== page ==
It happens time and again in every walk of life and initially it can seem a little unfair: The person already doing the most, already giving plenty, gets asked to do and give more.
Doesn't seem right, does it? How fair is it, in a basketball context, to expect a team's best player to boost his or her current level of performance when others on the roster can get by making smaller contributions in more narrowly defined roles?
Or to get specific, how much more can -- and should -- the Indiana Pacers ask of one-time NBA All-Star forward Danny Granger?
Apparently, a good deal more.
Granger, the Pacers' best player for about the past four seasons, was solid again in 2009-10. He averaged 24.1 points, becoming the first Indiana player to score that much in consecutive seasons since Billy Knight. He rained in 158 three-pointers, the first Pacer since Reggie Miller to do that. That he could do those things while being targeted by most opposing game plans -- it's not like Indiana had all sorts of Plan Bs and Plan Cs -- was especially laudable.
Yet Granger missed 20 games to injury. His shooting accuracy dropped. He did not make it to Dallas for All-Star Weekend, and there were no signs of improvement as a defender or a rebounder.
So do the Pacers expect more from Granger in 2009-10? You betcha. Untapped potential and $50 million due over the next four seasons can raise the bar even for a team's best player. Maybe especially for the best player. It's the old coach-teacher-boss thing: If Granger weren't capable of giving more, the Pacers wouldn't be asking.
Pacers coach Jim O'Brien may have gotten an assist in nudging a little more out of his best player thanks to Granger's summer experience with the U.S. national team that won the FIBA World Championships.
Obviously playing time wasn't going to be divvied up equally among the elite NBA players who participated, but Granger wound up mostly watching for legit reasons. His averages of 9.7 minutes and 4.1 points were the third and second fewest on the squad, respectively. In two of the nine games, Granger did not play at all.
It became clear to those participating and watching that USA coach Mike Krzyzewski and his staff were emphasizing defense, and rewarding with playing time those who provided it. Heckuva thing, being chosen to represent one's country on a global stage and then getting humbled in the process. But it seemed to take.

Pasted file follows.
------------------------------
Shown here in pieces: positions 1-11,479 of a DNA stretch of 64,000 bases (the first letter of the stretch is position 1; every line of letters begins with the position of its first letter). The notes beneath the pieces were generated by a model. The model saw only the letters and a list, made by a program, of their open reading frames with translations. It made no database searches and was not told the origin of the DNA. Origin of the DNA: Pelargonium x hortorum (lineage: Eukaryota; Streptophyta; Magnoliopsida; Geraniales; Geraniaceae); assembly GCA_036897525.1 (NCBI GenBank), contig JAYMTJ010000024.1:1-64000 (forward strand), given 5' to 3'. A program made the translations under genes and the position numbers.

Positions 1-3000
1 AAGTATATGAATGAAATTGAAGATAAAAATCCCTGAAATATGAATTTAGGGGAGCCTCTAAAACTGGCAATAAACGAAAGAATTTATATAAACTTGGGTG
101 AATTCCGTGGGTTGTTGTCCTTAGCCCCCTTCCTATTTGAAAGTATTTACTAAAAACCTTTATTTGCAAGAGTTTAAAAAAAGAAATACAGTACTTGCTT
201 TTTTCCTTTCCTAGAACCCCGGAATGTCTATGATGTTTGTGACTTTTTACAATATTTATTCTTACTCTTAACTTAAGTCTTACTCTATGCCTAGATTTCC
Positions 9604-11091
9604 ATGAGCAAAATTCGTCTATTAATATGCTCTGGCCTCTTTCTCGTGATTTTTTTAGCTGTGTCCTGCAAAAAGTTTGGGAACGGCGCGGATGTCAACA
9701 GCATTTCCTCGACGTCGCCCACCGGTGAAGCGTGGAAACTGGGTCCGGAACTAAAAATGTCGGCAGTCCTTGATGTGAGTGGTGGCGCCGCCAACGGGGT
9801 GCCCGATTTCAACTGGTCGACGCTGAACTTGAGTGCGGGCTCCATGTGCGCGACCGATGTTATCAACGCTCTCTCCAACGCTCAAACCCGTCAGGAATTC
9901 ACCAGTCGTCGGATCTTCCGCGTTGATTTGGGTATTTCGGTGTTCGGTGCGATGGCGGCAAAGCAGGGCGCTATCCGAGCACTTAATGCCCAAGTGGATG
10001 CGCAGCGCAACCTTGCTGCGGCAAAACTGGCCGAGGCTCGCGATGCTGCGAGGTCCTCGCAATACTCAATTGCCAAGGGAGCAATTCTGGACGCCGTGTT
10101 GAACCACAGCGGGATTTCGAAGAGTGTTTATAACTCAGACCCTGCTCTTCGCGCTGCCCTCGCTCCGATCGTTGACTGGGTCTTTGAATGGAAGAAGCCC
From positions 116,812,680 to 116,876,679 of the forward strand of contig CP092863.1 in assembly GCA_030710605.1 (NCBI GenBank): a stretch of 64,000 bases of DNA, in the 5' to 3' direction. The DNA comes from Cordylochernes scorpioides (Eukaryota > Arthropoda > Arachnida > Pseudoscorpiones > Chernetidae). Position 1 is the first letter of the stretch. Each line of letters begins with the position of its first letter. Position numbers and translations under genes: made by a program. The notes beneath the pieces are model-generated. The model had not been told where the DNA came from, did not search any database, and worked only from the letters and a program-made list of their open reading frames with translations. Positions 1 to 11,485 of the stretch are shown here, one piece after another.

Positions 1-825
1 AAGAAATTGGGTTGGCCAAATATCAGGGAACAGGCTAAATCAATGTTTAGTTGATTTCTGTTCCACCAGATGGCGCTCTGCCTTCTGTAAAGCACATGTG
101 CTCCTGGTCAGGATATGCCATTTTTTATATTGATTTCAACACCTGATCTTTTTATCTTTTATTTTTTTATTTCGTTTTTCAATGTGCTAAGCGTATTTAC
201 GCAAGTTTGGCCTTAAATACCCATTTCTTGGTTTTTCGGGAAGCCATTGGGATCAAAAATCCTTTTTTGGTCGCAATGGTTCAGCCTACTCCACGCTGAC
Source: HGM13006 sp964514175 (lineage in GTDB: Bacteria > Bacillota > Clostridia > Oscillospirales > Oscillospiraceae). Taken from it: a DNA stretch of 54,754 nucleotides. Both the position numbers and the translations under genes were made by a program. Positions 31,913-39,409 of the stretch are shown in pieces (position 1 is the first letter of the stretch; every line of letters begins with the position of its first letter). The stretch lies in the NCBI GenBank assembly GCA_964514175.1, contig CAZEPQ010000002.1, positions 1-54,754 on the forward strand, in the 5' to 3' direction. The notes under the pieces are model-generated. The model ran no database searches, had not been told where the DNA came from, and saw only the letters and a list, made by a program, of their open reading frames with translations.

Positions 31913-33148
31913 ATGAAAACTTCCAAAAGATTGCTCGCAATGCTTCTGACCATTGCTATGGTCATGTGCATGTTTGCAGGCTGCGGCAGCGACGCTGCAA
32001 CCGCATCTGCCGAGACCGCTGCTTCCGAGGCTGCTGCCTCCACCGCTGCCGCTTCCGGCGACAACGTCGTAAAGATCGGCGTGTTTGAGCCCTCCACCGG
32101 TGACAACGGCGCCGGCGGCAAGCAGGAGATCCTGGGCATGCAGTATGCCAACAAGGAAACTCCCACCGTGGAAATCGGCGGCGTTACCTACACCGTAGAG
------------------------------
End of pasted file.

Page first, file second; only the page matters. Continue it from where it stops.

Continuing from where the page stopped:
"I can be a good defensive player," Granger told the Indianapolis Star after the tournament. "Am I a better defensive player than Andre [Iguodala, the Philadelphia forward who saw more action]? I don't know. We won the gold and that's all that mattered. I'd go back again if I was asked because it was a wonderful experience."
O'Brien thinks Granger can benefit from another lesson with Team USA. As they spin their wheels, coming off the franchise's first 50-loss season in more than 20 years and waiting for some salary-cap relief to kick in next summer, the Pacers need all the leadership they can get. Rather than relaxing even a little and tilting toward poor work habits, the club and its coach need Granger setting the highest example for Indiana's younger players.
"Danny mentioned Chauncey Billups by name as being a tremendous leader on and off the court," O'Brien said in a recent telephone interview. "I would agree with him -- I've known Chauncey for years, we drafted him in Boston. For Danny to see the impact of a Chauncey Billups on a team should be a great lesson on him, from the standpoint of how he's doing as our leader."
Said Granger at the start of Pacers camp: "Playing with guys like Chauncey Billups, who's done so much in the NBA, you're just watching him and some of the things he does and the way he handles himself, the way he talks to other players. Everybody really had to take something from that."
Now it might seem a stretch to find any more lessons in Granger's summer-break travels, but O'Brien -- who, in newly acquired point guard Darren Collison and hard-working third-year center Roy Hibbert, has two more solid pieces alongside Granger -- found some anyway. He suggested that Team USA striving to dominate the planet bore a real resemblance to his crew searching for respectability near the bottom of the Central Division.
"Danny played with a group that very few people gave a chance to win the gold," O'Brien explained. "People were saying they didn't have enough experience, they didn't have enough firepower up front, they didn't have that imposing figure in the lane. What he did was what we're going to have to do: Danny was part of a group that didn't buy what other people were saying. Our strengths are perimeter-oriented ourselves, other than Roy Hibbert. And nobody's picking us to do anything."
So let's see if we've got this straight: Granger needs to keep impressing Krzyzewski, O'Brien and others with his defense, rebounding and all-around game. If he does, the Pacers can expect to hear the sounds of a victory tune playing each night.
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